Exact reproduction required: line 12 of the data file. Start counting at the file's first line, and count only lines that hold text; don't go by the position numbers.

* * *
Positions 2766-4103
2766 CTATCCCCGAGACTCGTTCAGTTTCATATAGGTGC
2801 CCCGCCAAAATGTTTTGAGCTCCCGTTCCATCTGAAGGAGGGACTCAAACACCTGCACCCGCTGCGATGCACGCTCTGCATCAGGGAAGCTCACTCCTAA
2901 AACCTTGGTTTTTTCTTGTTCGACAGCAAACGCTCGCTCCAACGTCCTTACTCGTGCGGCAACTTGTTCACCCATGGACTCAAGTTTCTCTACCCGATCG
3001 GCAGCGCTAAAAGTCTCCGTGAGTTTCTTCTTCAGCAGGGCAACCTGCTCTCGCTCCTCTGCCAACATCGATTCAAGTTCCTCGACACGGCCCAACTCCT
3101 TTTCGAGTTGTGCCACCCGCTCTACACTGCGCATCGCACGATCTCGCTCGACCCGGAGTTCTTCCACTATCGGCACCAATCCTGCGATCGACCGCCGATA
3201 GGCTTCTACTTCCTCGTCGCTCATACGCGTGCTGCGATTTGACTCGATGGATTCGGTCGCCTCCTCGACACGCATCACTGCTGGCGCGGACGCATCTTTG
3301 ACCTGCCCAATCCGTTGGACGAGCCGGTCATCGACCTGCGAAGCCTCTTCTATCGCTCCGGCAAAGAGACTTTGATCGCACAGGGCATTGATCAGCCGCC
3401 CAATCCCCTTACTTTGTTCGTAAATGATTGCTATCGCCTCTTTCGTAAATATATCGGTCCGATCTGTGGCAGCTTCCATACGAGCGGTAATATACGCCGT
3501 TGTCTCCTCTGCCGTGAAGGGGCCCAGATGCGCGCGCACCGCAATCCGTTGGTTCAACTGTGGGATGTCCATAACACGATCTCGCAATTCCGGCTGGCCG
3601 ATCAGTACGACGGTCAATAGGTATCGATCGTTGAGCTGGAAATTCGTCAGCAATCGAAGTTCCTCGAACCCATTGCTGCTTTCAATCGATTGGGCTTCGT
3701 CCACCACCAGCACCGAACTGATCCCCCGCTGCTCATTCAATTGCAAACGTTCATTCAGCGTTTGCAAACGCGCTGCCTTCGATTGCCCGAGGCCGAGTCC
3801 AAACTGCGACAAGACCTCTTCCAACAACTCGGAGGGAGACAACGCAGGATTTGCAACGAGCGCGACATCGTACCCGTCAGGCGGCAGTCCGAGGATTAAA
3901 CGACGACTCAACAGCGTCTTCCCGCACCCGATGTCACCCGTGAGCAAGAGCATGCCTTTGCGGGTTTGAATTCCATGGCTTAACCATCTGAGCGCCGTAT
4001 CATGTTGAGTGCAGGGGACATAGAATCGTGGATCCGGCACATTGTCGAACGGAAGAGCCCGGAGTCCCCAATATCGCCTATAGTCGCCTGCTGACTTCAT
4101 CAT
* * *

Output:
3701 CCACCACCAGCACCGAACTGATCCCCCGCTGCTCATTCAATTGCAAACGTTCATTCAGCGTTTGCAAACGCGCTGCCTTCGATTGCCCGAGGCCGAGTCC